the early 1970ies, the Club of Rome had presented, for the first
time, how limited resources could set limits to growth. The ecological
movement and many scientists had, since the late sixties, become
increasingly aware of how we were approaching limits to the burdens
that we could load upon Nature’s capacity to absorb the effects
of human activities.
the Report “Our Common Future” played its maybe most
important role in clearly establishing the link between environment
and development. In spite of the common belief that the goals of
environmental protection and economic development are incompatible,
the Report proved that neither of them is sustainable without proper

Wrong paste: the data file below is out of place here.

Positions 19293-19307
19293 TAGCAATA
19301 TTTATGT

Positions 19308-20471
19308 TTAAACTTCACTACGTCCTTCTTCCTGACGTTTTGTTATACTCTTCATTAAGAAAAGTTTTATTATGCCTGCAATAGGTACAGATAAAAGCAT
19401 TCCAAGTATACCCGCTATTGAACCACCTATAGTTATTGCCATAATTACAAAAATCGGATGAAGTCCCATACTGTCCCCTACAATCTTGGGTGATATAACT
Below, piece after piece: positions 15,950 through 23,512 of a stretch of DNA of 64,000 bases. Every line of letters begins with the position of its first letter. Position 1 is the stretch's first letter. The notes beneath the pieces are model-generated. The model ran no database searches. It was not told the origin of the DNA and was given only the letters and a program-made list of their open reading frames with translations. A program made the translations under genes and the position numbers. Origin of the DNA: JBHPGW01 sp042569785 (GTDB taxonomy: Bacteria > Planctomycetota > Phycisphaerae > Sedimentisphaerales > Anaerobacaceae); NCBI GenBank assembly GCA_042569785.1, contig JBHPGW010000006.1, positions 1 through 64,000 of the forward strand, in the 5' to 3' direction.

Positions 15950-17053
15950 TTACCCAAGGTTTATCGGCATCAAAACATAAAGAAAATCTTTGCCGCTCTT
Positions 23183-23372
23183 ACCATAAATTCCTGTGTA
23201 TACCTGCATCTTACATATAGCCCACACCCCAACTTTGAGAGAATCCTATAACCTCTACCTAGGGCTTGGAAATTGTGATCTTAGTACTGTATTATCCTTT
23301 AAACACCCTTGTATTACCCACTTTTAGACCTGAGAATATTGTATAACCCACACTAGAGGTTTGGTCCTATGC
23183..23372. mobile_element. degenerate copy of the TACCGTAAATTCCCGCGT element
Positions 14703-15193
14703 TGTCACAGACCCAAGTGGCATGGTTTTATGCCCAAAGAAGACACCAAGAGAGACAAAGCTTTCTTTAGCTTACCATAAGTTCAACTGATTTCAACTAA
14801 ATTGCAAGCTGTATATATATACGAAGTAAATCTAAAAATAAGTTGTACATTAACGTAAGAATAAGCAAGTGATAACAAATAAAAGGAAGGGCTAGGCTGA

attention to both.
Conference on Sustainable Development Strategies calls for new policies
that sustain and expand the environmental resource base. It calls
for a new approach and instruments, in our common effort to reach
the Millenium Declaration Goals – to eradicate poverty, to
improve education and health, to ensure environmental sustainability.
And, last but not least, it calls for contributions to a culture
of “sustainable development as freedom”, as a paradigm-altering
foundation for understanding the demands of economic development
in the twenty-first century.